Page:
Elk Roasted at the Courtyard

Elk Roasted at the Courtyard Restaurant in Ottawa

The Elk Roasted at the Courtyard Restaurant in Ottawa was a decent dish. The Elk was not to my taste but the accompaniments were very good.

I recently enjoyed a lovely appetizer of Scallops Grilled at the Courtyard a day or so earlier and was justly impressed with the quality of the cuisine, Accordingly, the fact that I didn’t really enjoy the dish you see pictured above reflected my own personal taste rather than any deficiency on the part of the chef charged with its preparation. I like some game, and dislike others, and it was merely unfortunate that my first experience with Elk didn’t agree with me.

Anyway, this dish could have been presented on a smaller, or more oval platter for a better visual impact but, other than that it was plated quite nicely. The Elk slices sat atop a Wheatberry Compote and were surrounded by roast Brussel Sprouts, Salt-Baked Onion, Roast Carrot, and a Parsnip Purée. There was a small spoonful of a Sour Cherry Sauce over the meat, and the whole was garnished with a raw carrot Ribbon.

Aside from the meat, the only part of the meal I didn’t care for was the roasted Brussel Sprouts. These were undercooked and consequently quite tough. That, in contrast to the flavor of the Elk, is a flaw that can be laid at the foot of the chef because these really were not properly prepared and almost unpleasant.

The Wheatberry Compote, as it was termed on the menu, provided the starch for the meal. It is not something I would rush to experience again, but it was clearly well-prepared and I liked the slightly nutty taste it provided.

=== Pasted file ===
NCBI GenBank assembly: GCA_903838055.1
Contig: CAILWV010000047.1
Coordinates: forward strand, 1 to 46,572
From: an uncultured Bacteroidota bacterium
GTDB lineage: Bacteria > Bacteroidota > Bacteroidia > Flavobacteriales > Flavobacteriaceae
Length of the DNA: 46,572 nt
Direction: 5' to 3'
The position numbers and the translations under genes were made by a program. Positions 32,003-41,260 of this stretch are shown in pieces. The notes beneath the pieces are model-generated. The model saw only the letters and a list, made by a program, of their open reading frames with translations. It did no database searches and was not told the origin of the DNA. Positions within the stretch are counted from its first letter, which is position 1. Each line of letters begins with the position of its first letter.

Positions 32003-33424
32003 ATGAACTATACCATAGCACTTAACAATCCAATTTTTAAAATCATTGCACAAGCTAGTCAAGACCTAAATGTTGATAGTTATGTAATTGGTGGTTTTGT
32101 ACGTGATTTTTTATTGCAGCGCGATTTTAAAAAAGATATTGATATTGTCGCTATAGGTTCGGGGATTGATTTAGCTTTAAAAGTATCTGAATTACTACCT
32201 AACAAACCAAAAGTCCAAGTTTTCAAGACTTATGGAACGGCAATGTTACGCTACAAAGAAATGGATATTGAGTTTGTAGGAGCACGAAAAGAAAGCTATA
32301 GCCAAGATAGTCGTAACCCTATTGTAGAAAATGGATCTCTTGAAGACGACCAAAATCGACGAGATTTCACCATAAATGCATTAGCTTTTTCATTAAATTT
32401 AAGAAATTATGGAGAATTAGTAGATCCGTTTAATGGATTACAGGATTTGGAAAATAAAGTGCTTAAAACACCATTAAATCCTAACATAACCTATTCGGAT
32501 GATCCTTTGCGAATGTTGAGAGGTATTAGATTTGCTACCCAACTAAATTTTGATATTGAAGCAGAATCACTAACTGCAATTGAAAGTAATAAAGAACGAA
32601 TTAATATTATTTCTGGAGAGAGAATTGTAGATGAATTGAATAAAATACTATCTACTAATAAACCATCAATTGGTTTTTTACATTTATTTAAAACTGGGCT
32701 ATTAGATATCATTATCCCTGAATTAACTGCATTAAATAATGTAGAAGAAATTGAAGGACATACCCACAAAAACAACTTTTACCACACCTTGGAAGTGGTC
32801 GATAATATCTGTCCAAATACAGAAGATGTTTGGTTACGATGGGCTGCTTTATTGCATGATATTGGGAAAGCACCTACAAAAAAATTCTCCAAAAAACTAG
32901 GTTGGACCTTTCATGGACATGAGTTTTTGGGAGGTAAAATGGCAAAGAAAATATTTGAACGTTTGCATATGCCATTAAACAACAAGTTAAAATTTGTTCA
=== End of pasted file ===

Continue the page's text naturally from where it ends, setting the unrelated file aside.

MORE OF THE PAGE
Sadly, I retained no impression of the salted Onion component (perhaps because there wasn’t a great deal of it), but the roasted Carrot and the Parsnip Purée were terrific. The carrots were a mix of what I suppose one would call ‘heirloom’ varieties, and ranged in color from a pale yellow to an almost purple. They were beautifully roasted so that their natural sweetness was beautifully enhanced by just the right degree of caramelization.

It was the Parsnip Purée that stole the show for me and I am sorry that I really couldn’t say what was added to it other than salt, and possibly a little butter. There didn’t seem to be any spices added at all and the purée was able to stand on its own freshness alone. I have yet to produce better myself and, while the Elk Roasted at the Courtyard was disappointing in the main, this perfectly execute vegetable accompaniment actually made up for it.

Comments, questions or suggestions most welcome!